Perhaps most relevant and most challenging to meet in a fiscal crisis is the accreditation expectation that requires colleges to plan and budget effectively. The introduction to the accreditation standards requires that “The institution provides the means for students to learn, assesses how well learning is occurring, and strives to improve that learning through ongoing, systematic, and integrated planning.” Nothing could be more contrary to this principle than reducing or eliminating expensive or vulnerable programs as the easiest path toward cost reduction. Unfortunately, unless a college is scheduled for a site visit in the near future, the vague threat of an accreditation sanction probably pales in comparison to the budget shortfalls colleges are facing now. It is (1) the effectiveness of the planning processes and (2) working relationships local senates develop in their colleges before a crisis arrives that are probably the best foundation for a thoughtful approach to the threat of program reduction or discontinuance.

Help from the Academic Senate
The Academic Senate has a longstanding position about program discontinuance that recommends a process that is distinct from program review. Program discontinuance raises issues broader than those addressed by program review and questions which are likely to require the participation of the collective bargaining representative (who should certainly be involved in any campus discussion about program discontinuation). Rather than focus on the negative aspects of program discontinuance some colleges have chosen to focus on the question of program vitality. A program vitality process focuses on how a program can improve, reexamining community needs, other college processes, and data that indicates the program is still viable. This examination should seek to ensure resources whereby the program can effectively meet the need for which it was initially developed. The Senate’s paper on the topic of program discontinuance can be found at: http://www.asccc.org/Publications/Papers/Program_discontinuance.html. Because program reduction or elimination is also related to enrollment management, readers should also review Enrollment Management Revisited, which can be found at: http://www.asccc.org/Publications/Papers/Downloads/Enrollment-Mgtmt-Spri....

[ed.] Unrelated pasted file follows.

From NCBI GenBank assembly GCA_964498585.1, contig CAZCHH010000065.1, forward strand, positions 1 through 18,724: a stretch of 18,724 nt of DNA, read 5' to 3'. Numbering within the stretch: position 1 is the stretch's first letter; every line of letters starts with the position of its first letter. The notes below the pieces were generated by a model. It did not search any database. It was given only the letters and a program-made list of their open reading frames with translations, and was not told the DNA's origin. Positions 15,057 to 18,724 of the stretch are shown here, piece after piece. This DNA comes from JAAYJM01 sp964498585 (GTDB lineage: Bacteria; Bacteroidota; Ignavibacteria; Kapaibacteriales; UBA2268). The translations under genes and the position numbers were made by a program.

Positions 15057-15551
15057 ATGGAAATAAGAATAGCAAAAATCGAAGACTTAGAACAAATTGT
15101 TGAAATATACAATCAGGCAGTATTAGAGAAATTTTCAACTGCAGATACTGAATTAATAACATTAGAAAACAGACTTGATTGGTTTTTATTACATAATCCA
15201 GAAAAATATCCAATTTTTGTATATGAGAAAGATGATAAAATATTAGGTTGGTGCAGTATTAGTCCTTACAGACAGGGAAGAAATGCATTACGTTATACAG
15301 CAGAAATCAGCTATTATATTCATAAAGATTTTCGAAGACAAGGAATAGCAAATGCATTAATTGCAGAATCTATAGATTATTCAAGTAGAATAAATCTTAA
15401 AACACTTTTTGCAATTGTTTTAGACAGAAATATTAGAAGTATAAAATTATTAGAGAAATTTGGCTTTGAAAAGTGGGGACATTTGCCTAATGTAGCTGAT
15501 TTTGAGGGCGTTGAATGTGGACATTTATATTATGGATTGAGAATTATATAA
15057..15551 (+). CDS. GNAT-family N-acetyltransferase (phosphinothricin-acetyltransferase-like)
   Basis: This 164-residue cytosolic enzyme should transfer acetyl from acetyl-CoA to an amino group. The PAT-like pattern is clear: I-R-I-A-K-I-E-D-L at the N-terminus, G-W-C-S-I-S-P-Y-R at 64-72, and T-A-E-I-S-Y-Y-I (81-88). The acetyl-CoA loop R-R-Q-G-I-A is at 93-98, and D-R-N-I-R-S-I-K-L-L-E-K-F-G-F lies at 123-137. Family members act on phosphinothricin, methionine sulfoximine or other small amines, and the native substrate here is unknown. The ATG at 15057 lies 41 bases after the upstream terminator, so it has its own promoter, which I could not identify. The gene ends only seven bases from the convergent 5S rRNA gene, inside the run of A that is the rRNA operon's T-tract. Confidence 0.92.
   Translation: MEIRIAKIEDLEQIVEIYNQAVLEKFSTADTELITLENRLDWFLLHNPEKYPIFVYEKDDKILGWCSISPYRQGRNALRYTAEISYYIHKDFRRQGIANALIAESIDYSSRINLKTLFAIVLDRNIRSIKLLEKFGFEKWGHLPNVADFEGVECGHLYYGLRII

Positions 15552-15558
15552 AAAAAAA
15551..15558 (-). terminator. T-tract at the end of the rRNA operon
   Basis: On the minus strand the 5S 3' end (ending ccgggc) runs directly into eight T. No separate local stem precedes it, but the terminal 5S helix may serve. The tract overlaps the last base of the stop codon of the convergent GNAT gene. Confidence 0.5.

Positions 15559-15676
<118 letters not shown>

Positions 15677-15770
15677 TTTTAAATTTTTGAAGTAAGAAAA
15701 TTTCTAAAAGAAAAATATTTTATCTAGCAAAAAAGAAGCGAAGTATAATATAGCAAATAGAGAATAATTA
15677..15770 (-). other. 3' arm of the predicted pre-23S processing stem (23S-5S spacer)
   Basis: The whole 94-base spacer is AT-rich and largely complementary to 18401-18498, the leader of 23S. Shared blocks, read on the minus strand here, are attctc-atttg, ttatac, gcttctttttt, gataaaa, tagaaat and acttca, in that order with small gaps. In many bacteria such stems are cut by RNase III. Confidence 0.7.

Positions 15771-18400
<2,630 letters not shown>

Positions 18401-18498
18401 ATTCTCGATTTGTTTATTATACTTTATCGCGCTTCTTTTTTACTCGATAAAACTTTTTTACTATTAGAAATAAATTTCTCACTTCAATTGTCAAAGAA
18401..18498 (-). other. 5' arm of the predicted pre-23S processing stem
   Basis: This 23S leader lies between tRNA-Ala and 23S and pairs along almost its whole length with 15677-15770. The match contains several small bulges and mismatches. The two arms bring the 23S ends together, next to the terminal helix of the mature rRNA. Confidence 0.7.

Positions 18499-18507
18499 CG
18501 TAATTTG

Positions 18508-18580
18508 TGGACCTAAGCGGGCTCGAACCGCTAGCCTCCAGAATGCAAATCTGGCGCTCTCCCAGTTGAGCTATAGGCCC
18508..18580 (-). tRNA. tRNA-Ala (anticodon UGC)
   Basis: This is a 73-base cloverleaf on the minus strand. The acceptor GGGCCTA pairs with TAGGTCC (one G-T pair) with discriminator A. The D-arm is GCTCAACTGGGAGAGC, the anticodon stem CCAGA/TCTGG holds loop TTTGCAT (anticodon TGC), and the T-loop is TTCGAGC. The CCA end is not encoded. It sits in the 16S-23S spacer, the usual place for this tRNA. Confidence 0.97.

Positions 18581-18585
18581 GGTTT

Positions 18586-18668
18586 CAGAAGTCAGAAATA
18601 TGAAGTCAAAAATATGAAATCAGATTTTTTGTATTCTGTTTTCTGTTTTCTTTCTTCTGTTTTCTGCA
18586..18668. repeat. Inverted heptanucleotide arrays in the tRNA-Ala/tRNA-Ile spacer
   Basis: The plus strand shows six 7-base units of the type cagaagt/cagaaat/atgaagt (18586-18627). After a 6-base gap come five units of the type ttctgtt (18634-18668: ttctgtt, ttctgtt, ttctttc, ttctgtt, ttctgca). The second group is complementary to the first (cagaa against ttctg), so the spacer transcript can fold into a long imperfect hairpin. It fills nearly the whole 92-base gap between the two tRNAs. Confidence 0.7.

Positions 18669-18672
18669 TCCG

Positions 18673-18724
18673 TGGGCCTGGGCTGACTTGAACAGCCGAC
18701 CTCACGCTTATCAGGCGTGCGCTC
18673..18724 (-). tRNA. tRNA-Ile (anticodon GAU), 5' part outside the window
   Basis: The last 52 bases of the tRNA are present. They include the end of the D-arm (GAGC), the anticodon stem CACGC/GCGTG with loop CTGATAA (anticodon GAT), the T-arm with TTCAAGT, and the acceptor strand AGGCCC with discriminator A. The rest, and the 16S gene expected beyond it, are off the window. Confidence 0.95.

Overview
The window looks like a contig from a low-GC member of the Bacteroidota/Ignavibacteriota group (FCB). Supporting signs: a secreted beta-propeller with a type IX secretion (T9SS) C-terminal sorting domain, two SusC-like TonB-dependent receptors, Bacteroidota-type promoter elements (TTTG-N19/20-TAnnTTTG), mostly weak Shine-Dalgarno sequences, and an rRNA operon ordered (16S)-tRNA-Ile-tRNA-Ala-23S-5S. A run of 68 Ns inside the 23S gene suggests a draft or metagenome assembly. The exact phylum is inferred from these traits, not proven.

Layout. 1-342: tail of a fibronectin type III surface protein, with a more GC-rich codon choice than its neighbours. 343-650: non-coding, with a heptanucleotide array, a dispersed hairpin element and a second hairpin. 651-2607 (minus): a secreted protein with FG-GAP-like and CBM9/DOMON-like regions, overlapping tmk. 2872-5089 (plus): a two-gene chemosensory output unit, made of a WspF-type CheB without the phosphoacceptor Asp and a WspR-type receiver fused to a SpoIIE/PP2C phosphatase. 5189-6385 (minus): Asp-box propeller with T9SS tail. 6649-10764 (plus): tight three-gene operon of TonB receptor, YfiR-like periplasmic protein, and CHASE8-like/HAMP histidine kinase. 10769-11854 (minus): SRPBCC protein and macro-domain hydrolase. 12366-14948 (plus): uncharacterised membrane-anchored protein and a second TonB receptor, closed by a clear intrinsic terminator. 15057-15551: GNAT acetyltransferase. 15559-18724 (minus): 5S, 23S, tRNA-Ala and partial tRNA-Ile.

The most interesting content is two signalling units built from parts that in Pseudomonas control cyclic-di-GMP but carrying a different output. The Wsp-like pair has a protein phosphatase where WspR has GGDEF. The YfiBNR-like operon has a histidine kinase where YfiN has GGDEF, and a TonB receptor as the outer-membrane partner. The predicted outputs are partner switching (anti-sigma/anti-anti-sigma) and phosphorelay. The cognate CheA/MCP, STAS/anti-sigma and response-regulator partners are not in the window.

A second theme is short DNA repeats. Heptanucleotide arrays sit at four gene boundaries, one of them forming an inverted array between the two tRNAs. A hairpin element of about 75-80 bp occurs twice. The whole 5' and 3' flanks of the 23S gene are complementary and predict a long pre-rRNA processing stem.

There are few prospects that can put faculty more at odds with their constituent partners than the idea of reducing or eliminating a program. Our ideals of professionalism and supporting student success must guide the tenor and goals of campus decision-making processes. Fiscal challenges to colleges can lead to drastic consequences for every program, employee, and student at a college. In times of draconian budgetary reductions, choosing between across-the-board cuts versus eliminating one or two struggling programs can be a difficult choice. In spite of the challenge it is never appropriate to treat others unprofessionally. We must recognize that all sides of this process have very real reasons for feeling threatened as we and our colleagues wrestle with these challenges. In the end, decisions must be made for the right reasons. A program that is discontinued because it was only staffed by part-time faculty or had high equipment costs in spite of the fact that it was effective and met community needs is a bad decision, even if it might have been expedient. Budget crises are generally temporary in nature, but sadly the havoc they wreak is often permanent. Putting student needs at the center of our decision-making processes is our most powerful guide in seeking the right policy and practice.


Academic Senate for California Community Colleges (ASCCC). (1998). Program discontinuance: A faculty perspective. Sacramento, CA; Author. Retrieved March 14, 2010, from http://www.asccc.org/papers/program-discontinuance-faculty-perspective

Academic Senate for California Community Colleges (ASCCC). Enrollment management revisited. Sacramento, CA: Author. Retrieved March 14, 2010, from http://www.asccc.org/papers/enrollment-management-revisited

California Community College. (2009). Program and course approval handbook. Sacramento, CAL Author. Retrieved March 14, 2010, from http://www.cccco.edu/Portals/4/PCAH3_Mar2009_v3.pdf